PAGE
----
Ten ways to beat writer’s block

by Tom Albrighton 24 July 2009 Copywriting

1. Take aim before you fire

When words won’t come, it can be because you’re not sure quite what you’re trying to achieve. So instead of writing the actual text, try writing yourself a brief. Set out the purpose of the text, who it’s for, how long it should be, what the tone should be and so on. In particular, think about what you want the audience to do, think or feel when they read it. Even if you’ve been given a brief, there’s almost certainly more you can add to it.

Clarifying exactly what you’re trying to do often gets the words flowing. Or it may be that the content you put into the brief can be recycled into the actual content you use. Either way, you’ve made a start on shaping your ideas without the pressure of writing the thing itself.

2. Don’t start at the beginning

The opening sentences of a piece of writing can be the hardest by far. The stakes are high: you’re looking to summarise your message, get attention and encourage people to read on. But you’ll find it far easier to write the beginning once you’ve completed the rest of the text, so don’t worry about it in the early stages.

If there’s a part of the text that you feel you could write now, go ahead and write it. Sometimes, ideas for later sections of the piece will keep popping into your mind and the only way to get rid of them is to write them down. There’s no need to write the whole thing in order, and the task will seem easier once you’ve made a start.

Writer's block can be frustrating, but there are plenty of ways to break through it

Writer's block can be frustrating, but there are plenty of ways to break through it

3. Take five

Don’t be too hard on yourself. As the saying goes, ‘if you’re in a hole, stop digging’. If you try too hard to write when it’s just not happening, you’ll just produce something inferior that will make you feel even worse. Even in the face of a looming deadline, it’s often worth taking a few minutes to relax and take time out.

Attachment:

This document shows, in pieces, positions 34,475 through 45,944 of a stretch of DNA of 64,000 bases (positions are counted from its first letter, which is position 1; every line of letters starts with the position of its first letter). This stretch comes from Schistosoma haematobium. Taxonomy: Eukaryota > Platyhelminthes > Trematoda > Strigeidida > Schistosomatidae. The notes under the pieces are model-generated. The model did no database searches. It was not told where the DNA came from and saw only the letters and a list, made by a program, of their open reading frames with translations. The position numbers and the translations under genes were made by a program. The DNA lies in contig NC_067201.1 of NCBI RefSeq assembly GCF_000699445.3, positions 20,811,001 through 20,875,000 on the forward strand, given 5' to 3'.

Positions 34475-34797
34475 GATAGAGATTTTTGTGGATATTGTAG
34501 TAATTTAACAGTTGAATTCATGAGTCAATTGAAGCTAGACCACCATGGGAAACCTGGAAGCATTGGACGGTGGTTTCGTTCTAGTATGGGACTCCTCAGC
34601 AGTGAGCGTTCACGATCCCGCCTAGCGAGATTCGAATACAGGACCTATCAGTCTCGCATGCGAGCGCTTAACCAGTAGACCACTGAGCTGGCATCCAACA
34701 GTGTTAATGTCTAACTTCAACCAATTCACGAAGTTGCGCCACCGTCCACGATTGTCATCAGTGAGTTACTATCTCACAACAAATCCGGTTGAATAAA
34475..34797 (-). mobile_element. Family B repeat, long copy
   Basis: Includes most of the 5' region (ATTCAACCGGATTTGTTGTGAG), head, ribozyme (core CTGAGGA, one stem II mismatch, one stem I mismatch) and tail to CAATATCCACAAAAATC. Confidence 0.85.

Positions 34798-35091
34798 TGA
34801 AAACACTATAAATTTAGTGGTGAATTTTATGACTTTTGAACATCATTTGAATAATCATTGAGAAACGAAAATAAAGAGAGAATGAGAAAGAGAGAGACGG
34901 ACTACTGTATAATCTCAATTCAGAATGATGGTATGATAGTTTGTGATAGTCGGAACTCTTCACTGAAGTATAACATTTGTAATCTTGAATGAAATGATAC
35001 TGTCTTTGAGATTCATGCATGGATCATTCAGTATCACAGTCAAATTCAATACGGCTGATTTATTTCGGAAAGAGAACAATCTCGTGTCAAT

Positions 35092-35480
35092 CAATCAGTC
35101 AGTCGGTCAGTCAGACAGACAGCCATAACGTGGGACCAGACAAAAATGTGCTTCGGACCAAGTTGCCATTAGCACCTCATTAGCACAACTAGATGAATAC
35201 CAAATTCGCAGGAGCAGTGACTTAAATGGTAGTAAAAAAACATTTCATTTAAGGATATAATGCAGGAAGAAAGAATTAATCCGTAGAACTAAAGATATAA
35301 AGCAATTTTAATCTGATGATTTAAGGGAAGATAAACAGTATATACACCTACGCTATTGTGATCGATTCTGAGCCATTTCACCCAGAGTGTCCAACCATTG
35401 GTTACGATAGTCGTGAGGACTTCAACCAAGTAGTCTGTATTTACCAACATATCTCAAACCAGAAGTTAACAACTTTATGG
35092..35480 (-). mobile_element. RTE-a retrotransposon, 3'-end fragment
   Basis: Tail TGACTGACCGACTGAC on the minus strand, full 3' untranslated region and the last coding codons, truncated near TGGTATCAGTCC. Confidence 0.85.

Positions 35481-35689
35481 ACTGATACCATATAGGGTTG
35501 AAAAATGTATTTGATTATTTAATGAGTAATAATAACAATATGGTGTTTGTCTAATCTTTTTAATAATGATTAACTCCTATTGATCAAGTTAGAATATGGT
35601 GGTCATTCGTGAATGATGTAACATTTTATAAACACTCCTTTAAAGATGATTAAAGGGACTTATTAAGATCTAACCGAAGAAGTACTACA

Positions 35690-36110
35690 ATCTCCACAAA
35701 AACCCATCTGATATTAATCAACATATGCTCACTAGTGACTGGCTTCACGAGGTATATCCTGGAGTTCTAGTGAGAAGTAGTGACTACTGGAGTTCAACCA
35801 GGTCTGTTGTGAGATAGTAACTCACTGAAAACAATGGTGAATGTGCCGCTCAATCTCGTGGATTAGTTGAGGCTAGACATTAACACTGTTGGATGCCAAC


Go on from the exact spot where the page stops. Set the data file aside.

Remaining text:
What you do in your break is up to you – you might want to have a drink or a snack, go for a short walk, watch TV, listen to music or even meditate. Choose something you enjoy and give yourself enough time to move into a noticeably different frame of mind before you return to your writing. If taking a break is difficult (because you’re at work, say), try moving to an undemanding or repetitive task for a few minutes, like filing or tidying your desk.

4. Sleep on it

Even more powerful than a daytime break is a night’s sleep. Sleeping can have a dramatic impact on your ability to get your thoughts together. Most people find there’s a definite limit on the number of words they can write (or rewrite, or edit) in a single day. The limit can vary from day to day, from two or three thousand when you’re ‘in the zone’ right down to zero. But you know when you’ve reached it and, if you have, don’t push it. Instead, turn in and let your unconscious mind loose on the problem. You might be surprised at how easily the words flow in the morning.

5. Change venue

When you can’t write, your office can feel like a prison cell. It’s hard to have ideas in that kind of atmosphere. So break the spell by simply going somewhere else. Grab a notebook and pen and head off to the countryside, the park, the beach or just a different room. If the words still don’t flow, designate your time away from the desk as a break.

6. Remove distractions